[R-sig-ME] Teaching Mixed Effects
Andrew Beckerman
a.beckerman at sheffield.ac.uk
Mon Jan 26 18:32:24 CET 2009
Dear all -
I just wanted to say thank you "thus far" to the insightful comments
and references to various methods and software that are pouring in. I
do hope to make some attempt soon to organise the responses, possibly
via an email to the list containing links to archived messages that
are tied to specific questions I asked.
So, keep em coming; I am sure there is more to say!
Best wishes,
Andrew
---------------------------------------------------------------------------------
Dr. Andrew Beckerman
Department of Animal and Plant Sciences, University of Sheffield,
Alfred Denny Building, Western Bank, Sheffield S10 2TN, UK
ph +44 (0)114 222 0026; fx +44 (0)114 222 0002
http://www.beckslab.staff.shef.ac.uk/
http://www.flickr.com/photos/apbeckerman/
http://www.warblefly.co.uk
----------------------------------------------------------------------------------
On 20 Jan 2009, at 11:47, Andrew Beckerman wrote:
> Dear R-Mixed people -
>
> I am about to embark on a day of attempting to teach some aspects of
> mixed models using R to PhD students. I was wondering if anyone
> would be willing to indulge in this summary below, developed through
> reading threads on R-Mixed and R-Help over the past few months, and
> vet my list of issues/questions/topics (4) associated with mixed
> models?
>
> Let me reduce any rising blood pressure by saying that I understand
> (possibly) and accept why there are no p-values in lmer, and NONE of
> the comments/questions below are about why lmer does not produce
> sensible df's and p-values to calculate significance (Phew).
>
> #######################
>
> First, a technical question:
>
> Based on these two threads:
> https://stat.ethz.ch/pipermail/r-sig-mixed-models/2008q4/001459.html
> https://stat.ethz.ch/pipermail/r-sig-mixed-models/2008q4/001456.html
>
> IS mcmcsamp() broken for "complicated" random effects? Is it in good
> enough shape to teach for "simple" gaussian mixed models, to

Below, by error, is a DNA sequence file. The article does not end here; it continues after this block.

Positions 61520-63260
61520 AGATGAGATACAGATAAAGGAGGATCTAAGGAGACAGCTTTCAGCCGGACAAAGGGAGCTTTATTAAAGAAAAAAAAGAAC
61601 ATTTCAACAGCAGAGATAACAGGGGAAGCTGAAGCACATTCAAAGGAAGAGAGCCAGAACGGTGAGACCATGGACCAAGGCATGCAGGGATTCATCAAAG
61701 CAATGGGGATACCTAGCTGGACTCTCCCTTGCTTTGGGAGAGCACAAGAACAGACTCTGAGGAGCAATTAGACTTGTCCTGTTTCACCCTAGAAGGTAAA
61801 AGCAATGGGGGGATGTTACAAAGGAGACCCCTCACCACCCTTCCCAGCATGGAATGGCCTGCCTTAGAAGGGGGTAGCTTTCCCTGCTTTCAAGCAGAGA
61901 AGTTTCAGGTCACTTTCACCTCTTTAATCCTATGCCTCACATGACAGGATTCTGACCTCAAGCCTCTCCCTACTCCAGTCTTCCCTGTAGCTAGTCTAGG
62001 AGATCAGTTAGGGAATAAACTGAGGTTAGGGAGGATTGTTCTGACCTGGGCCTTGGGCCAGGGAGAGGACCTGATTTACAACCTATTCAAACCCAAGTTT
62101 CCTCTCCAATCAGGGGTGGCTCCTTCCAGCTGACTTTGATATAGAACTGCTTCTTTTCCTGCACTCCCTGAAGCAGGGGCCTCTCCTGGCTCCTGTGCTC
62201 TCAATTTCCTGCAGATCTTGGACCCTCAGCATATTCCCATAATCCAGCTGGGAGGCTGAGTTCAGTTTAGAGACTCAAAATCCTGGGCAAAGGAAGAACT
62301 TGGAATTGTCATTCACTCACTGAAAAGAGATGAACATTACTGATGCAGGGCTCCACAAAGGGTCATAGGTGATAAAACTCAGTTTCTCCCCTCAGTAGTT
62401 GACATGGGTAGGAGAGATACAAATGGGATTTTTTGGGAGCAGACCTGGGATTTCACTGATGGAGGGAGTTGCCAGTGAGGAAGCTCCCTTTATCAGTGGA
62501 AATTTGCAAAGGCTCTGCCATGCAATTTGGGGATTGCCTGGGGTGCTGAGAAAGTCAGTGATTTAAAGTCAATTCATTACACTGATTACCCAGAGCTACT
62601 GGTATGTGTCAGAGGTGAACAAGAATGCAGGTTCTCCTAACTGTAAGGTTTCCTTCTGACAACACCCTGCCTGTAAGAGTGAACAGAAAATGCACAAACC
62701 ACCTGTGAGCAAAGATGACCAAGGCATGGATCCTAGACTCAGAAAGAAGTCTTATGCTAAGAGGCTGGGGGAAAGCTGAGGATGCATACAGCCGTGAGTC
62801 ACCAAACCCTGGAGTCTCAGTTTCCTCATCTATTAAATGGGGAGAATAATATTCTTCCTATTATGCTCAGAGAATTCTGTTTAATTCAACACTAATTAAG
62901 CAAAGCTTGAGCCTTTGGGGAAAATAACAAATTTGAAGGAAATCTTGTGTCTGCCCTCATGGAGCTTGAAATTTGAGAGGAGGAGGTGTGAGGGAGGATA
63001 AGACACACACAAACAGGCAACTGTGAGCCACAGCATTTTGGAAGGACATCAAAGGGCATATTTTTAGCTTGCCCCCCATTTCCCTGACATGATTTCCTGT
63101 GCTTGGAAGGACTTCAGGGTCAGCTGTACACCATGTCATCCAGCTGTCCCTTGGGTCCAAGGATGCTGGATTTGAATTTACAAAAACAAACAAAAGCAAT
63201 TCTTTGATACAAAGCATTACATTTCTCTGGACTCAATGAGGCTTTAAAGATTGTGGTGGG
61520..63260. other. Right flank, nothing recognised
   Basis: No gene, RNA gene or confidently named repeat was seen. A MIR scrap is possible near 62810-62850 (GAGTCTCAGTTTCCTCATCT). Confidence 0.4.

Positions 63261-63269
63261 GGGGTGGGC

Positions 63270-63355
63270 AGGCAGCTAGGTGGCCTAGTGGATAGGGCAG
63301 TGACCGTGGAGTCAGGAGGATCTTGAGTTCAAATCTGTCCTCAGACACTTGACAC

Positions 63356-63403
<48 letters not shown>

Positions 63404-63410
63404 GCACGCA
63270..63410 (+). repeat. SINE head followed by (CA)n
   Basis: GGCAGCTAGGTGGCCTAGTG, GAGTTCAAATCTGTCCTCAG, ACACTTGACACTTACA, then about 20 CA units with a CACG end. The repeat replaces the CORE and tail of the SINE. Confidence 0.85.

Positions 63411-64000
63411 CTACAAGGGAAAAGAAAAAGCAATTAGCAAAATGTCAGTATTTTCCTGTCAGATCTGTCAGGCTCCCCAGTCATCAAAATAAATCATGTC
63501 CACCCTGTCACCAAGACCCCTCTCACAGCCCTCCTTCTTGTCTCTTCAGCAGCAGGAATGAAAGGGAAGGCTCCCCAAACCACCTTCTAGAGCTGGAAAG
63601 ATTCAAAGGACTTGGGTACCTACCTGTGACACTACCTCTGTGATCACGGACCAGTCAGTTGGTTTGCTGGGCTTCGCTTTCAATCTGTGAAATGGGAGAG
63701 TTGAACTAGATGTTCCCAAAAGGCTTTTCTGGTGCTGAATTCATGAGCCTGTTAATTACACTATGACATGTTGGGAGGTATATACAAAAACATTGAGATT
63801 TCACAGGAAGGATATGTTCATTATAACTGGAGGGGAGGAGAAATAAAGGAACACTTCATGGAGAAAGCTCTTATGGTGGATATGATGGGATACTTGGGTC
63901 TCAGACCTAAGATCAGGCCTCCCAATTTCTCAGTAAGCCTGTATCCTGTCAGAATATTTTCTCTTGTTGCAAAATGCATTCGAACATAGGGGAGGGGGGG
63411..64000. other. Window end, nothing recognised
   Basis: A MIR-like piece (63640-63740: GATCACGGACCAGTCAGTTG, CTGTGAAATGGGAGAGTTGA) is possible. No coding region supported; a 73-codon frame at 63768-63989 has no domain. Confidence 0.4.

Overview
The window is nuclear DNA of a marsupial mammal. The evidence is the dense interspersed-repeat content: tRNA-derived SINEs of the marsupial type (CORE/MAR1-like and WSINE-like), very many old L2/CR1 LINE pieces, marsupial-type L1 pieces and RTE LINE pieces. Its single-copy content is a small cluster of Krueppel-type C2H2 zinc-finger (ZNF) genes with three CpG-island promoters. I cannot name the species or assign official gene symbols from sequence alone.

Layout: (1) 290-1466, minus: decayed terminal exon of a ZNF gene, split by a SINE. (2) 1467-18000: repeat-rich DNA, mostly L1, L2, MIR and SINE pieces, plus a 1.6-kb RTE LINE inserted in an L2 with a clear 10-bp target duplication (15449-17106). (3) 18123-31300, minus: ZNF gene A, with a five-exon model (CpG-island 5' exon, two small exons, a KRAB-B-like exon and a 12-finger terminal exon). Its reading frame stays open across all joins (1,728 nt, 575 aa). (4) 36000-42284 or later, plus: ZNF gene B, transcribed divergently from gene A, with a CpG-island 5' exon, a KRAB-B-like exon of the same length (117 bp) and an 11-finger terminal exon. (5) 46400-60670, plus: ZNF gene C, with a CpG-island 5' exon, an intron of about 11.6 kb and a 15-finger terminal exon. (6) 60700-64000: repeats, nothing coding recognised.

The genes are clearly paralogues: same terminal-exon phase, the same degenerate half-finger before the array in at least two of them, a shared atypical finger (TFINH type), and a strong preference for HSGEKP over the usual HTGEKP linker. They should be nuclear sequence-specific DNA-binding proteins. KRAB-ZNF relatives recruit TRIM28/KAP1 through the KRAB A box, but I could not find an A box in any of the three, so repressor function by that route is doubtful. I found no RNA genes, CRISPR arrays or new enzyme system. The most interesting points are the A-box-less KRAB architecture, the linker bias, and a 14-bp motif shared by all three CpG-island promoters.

> demonstrate the principle?
>
> #######################
>
> Now, here is what I am possibly going to talk about.....
>
> 0) Rule number 1 is to design experiments well, and aim for
> orthogonal, well replicated and balanced designs. If you get data
> that conforms to all of that, old school F-ratio's CAN be used. If
> not, see 1-4 below (we will assume that Rule number 1 will be broken).
>
> 1) It is agreed that the Laplacian methods for estimating terms and
> "likelihoods" in mixed effects models is considered most reliable
> (accurate and precise). R (lme4) and ADMB model builder use these
> methods. SAS nlmixed does, but SAS proc mixed does not appear to.
> STATA can. Genstat does/can (see final note below**).
>
> 2) It is agreed that the appropriate test for fixed effects in mixed
> models should be between nested models. However, there is no
> agreement as how to characterise the distributions that would be
> used to generate p-values. This is the crux of the Bates et al
> argument: Likelihood Ratio Tests, Wald tests etc all need to assume
> a distribtion and some degrees of freedom. But, in many mixed
> models, the distribution need not conform to any of our standard
> ones (t,F, Chi-square etc), especially when the number of subjects
> in the random effects is small. Moreover, the relationship between